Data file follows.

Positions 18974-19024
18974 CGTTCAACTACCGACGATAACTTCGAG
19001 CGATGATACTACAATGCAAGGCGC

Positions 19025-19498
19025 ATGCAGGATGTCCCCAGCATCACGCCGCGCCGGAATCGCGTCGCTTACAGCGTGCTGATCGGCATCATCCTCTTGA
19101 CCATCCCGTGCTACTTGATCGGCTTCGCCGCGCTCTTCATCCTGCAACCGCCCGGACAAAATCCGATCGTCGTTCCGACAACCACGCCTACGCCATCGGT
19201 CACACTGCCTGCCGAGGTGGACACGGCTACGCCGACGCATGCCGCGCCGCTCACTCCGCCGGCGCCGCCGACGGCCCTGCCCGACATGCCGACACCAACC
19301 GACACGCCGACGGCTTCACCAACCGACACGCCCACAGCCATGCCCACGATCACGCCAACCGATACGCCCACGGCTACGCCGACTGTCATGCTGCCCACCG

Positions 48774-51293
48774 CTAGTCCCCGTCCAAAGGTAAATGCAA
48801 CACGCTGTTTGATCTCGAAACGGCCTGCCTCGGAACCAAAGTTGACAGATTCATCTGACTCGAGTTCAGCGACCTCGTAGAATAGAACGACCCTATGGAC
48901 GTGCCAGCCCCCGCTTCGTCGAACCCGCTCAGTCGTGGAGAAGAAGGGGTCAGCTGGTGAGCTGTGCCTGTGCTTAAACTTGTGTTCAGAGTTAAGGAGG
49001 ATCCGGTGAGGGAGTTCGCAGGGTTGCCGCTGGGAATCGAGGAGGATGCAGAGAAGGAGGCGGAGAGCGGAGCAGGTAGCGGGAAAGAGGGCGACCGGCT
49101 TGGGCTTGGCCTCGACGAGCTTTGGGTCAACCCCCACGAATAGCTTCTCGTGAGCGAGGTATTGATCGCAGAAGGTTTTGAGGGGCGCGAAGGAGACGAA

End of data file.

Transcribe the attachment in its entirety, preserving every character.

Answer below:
Positions 18974-19024
18974 CGTTCAACTACCGACGATAACTTCGAG
19001 CGATGATACTACAATGCAAGGCGC

Positions 19025-19498
19025 ATGCAGGATGTCCCCAGCATCACGCCGCGCCGGAATCGCGTCGCTTACAGCGTGCTGATCGGCATCATCCTCTTGA
19101 CCATCCCGTGCTACTTGATCGGCTTCGCCGCGCTCTTCATCCTGCAACCGCCCGGACAAAATCCGATCGTCGTTCCGACAACCACGCCTACGCCATCGGT
19201 CACACTGCCTGCCGAGGTGGACACGGCTACGCCGACGCATGCCGCGCCGCTCACTCCGCCGGCGCCGCCGACGGCCCTGCCCGACATGCCGACACCAACC
19301 GACACGCCGACGGCTTCACCAACCGACACGCCCACAGCCATGCCCACGATCACGCCAACCGATACGCCCACGGCTACGCCGACTGTCATGCTGCCCACCG

Positions 48774-51293
48774 CTAGTCCCCGTCCAAAGGTAAATGCAA
48801 CACGCTGTTTGATCTCGAAACGGCCTGCCTCGGAACCAAAGTTGACAGATTCATCTGACTCGAGTTCAGCGACCTCGTAGAATAGAACGACCCTATGGAC
48901 GTGCCAGCCCCCGCTTCGTCGAACCCGCTCAGTCGTGGAGAAGAAGGGGTCAGCTGGTGAGCTGTGCCTGTGCTTAAACTTGTGTTCAGAGTTAAGGAGG
49001 ATCCGGTGAGGGAGTTCGCAGGGTTGCCGCTGGGAATCGAGGAGGATGCAGAGAAGGAGGCGGAGAGCGGAGCAGGTAGCGGGAAAGAGGGCGACCGGCT
49101 TGGGCTTGGCCTCGACGAGCTTTGGGTCAACCCCCACGAATAGCTTCTCGTGAGCGAGGTATTGATCGCAGAAGGTTTTGAGGGGCGCGAAGGAGACGAA